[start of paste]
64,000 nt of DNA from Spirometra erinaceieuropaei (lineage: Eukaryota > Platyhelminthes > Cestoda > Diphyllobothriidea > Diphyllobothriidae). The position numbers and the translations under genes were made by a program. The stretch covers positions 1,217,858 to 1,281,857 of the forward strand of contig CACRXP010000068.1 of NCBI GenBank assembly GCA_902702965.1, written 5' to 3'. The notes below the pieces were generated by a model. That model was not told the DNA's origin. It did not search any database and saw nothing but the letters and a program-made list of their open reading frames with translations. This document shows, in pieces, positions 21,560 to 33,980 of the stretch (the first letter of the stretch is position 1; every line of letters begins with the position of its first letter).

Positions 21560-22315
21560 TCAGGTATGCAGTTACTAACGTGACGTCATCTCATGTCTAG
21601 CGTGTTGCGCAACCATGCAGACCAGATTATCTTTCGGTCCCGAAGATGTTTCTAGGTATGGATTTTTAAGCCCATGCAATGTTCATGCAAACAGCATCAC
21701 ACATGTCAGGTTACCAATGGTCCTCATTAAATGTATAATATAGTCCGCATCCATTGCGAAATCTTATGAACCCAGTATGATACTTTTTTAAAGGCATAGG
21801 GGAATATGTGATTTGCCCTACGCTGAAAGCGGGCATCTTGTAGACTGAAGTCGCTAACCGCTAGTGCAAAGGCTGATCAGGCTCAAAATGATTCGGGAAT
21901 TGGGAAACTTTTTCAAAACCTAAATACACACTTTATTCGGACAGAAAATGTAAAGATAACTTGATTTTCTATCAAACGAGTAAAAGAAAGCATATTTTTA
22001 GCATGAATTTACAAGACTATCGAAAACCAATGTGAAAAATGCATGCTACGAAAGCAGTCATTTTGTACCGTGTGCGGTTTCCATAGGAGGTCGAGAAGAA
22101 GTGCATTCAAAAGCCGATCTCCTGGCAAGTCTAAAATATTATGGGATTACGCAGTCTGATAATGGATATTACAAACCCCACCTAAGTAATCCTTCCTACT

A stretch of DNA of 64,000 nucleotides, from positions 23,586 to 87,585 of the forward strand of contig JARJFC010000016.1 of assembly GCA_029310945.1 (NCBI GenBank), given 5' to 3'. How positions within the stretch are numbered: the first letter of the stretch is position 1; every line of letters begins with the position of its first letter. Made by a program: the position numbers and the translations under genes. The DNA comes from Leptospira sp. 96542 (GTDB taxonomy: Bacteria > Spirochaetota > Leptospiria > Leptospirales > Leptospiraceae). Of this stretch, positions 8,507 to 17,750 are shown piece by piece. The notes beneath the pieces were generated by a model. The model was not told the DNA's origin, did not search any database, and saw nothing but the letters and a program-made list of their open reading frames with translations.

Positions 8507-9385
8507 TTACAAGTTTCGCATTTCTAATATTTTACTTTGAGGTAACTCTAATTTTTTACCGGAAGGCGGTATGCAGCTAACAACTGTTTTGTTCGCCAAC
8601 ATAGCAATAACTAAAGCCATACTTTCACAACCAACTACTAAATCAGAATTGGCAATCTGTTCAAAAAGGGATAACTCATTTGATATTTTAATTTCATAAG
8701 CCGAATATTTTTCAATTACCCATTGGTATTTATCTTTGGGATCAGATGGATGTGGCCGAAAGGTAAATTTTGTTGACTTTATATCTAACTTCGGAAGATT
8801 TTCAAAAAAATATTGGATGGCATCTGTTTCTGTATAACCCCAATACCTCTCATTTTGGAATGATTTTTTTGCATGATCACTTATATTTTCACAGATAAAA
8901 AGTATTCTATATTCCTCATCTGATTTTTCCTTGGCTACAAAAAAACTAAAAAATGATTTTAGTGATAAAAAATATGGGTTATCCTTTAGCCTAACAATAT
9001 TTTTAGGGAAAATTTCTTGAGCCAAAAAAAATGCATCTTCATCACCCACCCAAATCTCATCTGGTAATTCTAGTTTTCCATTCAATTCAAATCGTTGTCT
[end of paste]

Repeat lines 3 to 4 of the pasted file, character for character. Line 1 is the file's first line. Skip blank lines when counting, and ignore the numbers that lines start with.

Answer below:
21560 TCAGGTATGCAGTTACTAACGTGACGTCATCTCATGTCTAG
21601 CGTGTTGCGCAACCATGCAGACCAGATTATCTTTCGGTCCCGAAGATGTTTCTAGGTATGGATTTTTAAGCCCATGCAATGTTCATGCAAACAGCATCAC